The Americans by Gordon Sinclair





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Published on Apr 28, 2011

"The Americans" is a famous commentary by Canadian broadcaster Gordon Sinclair. Originally written for a regular broadcast on CFRB radio in Toronto on June 5, 1973, it became a media and public phenomenon, replayed several times a day by some United States radio stations, released as a hit audio recording in several forms, credited by Ronald Reagan for giving comfort to the United States in difficult times, and widely rediscovered and redisseminated as the United States faced new crises in the 2000s.

On June 5, Sinclair discussed some stories from the day's news. Widespread heavy tornado damage afflicted the U.S. midwest. The Mississippi River was in flood stage. The American Red Cross faced an imminent threat of insolvency. And the United States dollar reached very low levels, something Sinclair, an inveterate market watcher, was keenly aware of.

"The Americans" was not, as widely reported later, an angry response to countries that were criticizing the American failure in the Vietnam War. Instead, Sinclair's commentary stated that when many countries faced economic crises or natural disasters, Americans were among the most generous people in the world at offering assistance, but when America faced a crisis, it often faced that crisis alone.

The editorial became a phenomenon on American radio after CKLW Radio news director and news anchor Byron MacGregor read Sinclair's commentary on the air. After CKLW (a 50,000 watt Windsor/Detroit powerhouse radio station) received many requests for it, a record was released by Westbound Records of MacGregor's recording, with "America the Beautiful" being played by the Detroit Symphony Orchestra]. The single sold three and a half million copies in the United States, and made it to #1 on the Billboard Hot 100 chart. All proceeds from the record were donated by MacGregor to the American Red Cross.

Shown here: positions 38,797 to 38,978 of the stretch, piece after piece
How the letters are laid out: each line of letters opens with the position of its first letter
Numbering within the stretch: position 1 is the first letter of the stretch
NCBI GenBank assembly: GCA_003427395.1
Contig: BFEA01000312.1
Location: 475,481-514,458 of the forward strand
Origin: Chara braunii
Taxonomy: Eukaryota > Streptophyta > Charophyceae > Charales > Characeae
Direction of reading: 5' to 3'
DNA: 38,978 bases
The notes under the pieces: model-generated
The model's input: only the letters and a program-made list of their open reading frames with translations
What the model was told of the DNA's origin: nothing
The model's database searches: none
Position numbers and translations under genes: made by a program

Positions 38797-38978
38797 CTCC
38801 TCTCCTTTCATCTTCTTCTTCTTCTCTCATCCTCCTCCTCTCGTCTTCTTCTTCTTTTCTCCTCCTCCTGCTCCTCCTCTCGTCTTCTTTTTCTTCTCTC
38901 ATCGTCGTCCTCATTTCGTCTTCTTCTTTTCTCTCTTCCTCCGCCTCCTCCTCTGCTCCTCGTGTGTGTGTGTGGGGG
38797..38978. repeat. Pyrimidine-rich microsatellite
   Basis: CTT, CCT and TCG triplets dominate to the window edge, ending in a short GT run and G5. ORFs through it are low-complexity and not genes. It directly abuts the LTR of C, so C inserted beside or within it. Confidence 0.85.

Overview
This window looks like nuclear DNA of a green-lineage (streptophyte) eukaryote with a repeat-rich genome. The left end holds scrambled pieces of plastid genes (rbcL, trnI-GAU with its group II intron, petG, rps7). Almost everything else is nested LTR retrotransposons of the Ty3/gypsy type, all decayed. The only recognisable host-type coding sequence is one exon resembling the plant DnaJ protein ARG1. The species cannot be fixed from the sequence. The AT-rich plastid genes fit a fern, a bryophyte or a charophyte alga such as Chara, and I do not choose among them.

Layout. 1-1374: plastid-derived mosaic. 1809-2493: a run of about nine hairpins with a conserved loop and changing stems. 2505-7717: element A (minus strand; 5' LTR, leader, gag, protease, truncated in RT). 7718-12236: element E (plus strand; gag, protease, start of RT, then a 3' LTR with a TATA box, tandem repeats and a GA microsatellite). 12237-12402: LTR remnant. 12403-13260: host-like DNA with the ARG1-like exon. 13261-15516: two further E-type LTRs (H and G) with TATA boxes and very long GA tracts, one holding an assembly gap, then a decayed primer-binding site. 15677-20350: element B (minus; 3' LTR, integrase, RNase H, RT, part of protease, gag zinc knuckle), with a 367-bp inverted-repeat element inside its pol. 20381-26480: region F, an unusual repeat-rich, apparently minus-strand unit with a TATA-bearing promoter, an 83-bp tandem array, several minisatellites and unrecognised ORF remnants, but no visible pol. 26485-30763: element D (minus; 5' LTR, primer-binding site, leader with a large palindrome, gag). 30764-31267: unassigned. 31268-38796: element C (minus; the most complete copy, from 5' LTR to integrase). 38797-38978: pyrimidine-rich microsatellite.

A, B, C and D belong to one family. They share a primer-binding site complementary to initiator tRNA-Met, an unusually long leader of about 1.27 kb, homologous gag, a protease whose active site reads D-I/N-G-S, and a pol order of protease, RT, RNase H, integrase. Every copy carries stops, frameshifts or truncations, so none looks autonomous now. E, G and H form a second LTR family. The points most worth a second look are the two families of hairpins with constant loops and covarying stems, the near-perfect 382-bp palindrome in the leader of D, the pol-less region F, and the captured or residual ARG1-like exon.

Sinclair's original recording was released as a record as well, again with "America the Beautifl" in the background, and went to #24 on the US record charts. This made the 73-year-old Sinclair the second-oldest living person ever to have a Billboard US Top 40 hit (75-year-old Moms Mabley had a Top 40 hit in 1969 with "Abraham, Martin & John").

Country singer Tex Ritter also released a version of the track, which was issued just weeks after his death in January 1974. Ritter's version of "The Americans (A Canadian's Opinion)" made it to #90 nationally in the US, and #35 on the country charts. It was the last chart hit of Ritter's career.

In 1981, when Ronald Reagan made his first state visit to Canada, he praised both Sinclair and MacGregor as figures who had given the United States an inspiring tribute in one of its darkest hours. MacGregor was also posthumously honored with the National Americanism Award.


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